Your Diabestie Episode 12 » Hangry Woman®

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As a note, Sigrid Glucose Stabiliser is a Your Diabestie Podcast Sponsor.

Today’s episode of Your Diabestie discusses preventative healthcare and the importance of proactive measures to prevent chronic lifestyle diseases.

Sana Alajmovic, the CEO of Sigrid, shared her personal connection to diabetes and her inspiration to work in preventative healthcare.

Sigrid’s technology uses Silica to slow down digestion, reduce caloric uptake, balance blood sugar, and prevent the development of type 2 diabetes.

The effectiveness of the glucose stabilizer in managing blood sugar levels was highlighted, and the conversation touched on the importance of individualized solutions for diabetes management, and the need to live a balanced life while striving for blood sugar balance.

Mila and Sana’s conversation underscored the multifaceted role of food in both nourishment and social connection, and the importance of preventative health and self-care.

Your Diabestie Episode 12 Topics: Interview with Sana Alajmovic, Co-founder and CEO of Sigrid Therapeutics

Sana’s Background and Passions for preventative health
Mila welcomes Sana Alajmovic, co-founder and CEO of Sigrid, to the podcast. Sanaa discusses her family’s experience with diabetes and how it led her to focus on preventative healthcare. She also shares her encounter with a professor of physiology, Tore Bengtsson, and his groundbreaking work on understanding the mechanisms behind type 2 diabetes.

Introduction of Sigrid and Glucose Stabilizer
Sana chats about the development of Sigrid Glucose Stabiliser, a technology designed to improve health and prevent chronic diseases. Mila shares a personal experience with the glucose stabilizer, highlighting its effectiveness in stabilizing blood sugar levels and its impact on managing diabetes.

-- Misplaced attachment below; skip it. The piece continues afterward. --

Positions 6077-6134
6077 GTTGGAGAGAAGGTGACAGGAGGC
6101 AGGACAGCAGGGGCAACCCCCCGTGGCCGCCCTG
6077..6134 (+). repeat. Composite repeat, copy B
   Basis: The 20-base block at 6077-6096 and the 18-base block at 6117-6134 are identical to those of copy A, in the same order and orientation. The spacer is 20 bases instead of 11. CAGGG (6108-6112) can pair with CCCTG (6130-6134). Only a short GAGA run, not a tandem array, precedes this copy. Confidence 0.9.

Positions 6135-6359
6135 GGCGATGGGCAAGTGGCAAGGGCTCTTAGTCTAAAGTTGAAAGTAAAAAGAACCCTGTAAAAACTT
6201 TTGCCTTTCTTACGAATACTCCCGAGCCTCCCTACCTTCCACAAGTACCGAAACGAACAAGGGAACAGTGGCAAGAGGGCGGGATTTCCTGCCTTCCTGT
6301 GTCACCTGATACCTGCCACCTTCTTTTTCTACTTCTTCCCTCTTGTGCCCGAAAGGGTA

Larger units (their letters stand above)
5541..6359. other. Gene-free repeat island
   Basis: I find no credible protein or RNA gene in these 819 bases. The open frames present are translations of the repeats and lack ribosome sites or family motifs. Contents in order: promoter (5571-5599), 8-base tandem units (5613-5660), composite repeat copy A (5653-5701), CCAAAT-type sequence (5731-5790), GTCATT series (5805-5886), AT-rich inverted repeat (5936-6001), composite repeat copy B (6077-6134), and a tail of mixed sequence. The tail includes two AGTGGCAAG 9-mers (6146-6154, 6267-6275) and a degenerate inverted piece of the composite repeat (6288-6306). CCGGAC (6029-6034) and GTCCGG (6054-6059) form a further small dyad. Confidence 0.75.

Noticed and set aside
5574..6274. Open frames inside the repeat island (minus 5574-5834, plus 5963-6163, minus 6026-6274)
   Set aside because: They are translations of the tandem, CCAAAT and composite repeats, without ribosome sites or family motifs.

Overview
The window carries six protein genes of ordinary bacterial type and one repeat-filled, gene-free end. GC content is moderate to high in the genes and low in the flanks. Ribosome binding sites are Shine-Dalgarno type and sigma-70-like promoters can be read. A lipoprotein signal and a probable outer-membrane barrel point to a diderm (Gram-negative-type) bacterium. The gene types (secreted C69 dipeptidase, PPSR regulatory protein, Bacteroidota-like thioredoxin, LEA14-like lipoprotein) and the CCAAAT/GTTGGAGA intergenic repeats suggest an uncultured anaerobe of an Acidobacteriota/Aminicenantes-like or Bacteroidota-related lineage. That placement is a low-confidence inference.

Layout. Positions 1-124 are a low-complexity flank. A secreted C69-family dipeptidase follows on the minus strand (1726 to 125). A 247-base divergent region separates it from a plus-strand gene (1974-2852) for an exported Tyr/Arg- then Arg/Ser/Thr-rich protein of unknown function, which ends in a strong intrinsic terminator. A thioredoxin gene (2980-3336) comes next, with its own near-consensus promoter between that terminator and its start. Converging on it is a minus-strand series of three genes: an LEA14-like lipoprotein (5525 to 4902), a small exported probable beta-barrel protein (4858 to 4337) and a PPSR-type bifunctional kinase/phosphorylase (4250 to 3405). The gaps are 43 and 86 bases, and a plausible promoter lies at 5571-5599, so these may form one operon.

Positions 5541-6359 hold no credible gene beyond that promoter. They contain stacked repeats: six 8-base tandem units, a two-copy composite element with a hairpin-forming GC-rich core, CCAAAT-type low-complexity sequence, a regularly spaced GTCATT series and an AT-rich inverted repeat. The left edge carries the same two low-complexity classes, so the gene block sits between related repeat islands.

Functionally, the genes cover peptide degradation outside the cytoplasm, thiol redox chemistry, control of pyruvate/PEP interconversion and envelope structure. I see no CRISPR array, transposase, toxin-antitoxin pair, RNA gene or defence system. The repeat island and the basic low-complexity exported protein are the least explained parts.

Discussion on GLP-1 Agonists vs Glucose Stabilizer
The conversation delved into the role of GLP-1 agonists, particularly Ozempic, in treating certain patient populations and the paradigm shift it brought in understanding obesity as a complex chronic disease. The speakers also compared the benefits of glucose stabilizer, emphasizing its natural, non-hormonal, and sustainable approach to weight control and blood sugar management, making it a more affordable and safer long-term option for certain patient populations.

Importance of Healthy Eating and Enjoying Food
Sana and Mila Discuss the significance of maintaining a healthy diet and lifestyle, drawing attention to the balance between nutritious choices and occasional indulgence. They emphasize the social and celebratory aspects of food, underscoring its role in bringing people together and adding joy to life. Speaker 1 adds that joy is a vital nutrient, and eating without joy diminishes the ability to savor beloved foods.

Discussion on the Importance of Preventative Health and Self-Care
Sana and Mila engage in a conversation about the significance of preventative health and self-care, focusing on the groundbreaking impact of glucose stabilizer in clinical studies. Sana emphasizes the importance of staying true to the vision and educating others about prevention, while Mila expresses appreciation for the positive impact on people’s lives and the shift towards consumer-driven healthcare.

Episode Transcript

0:03 – Mila Clarke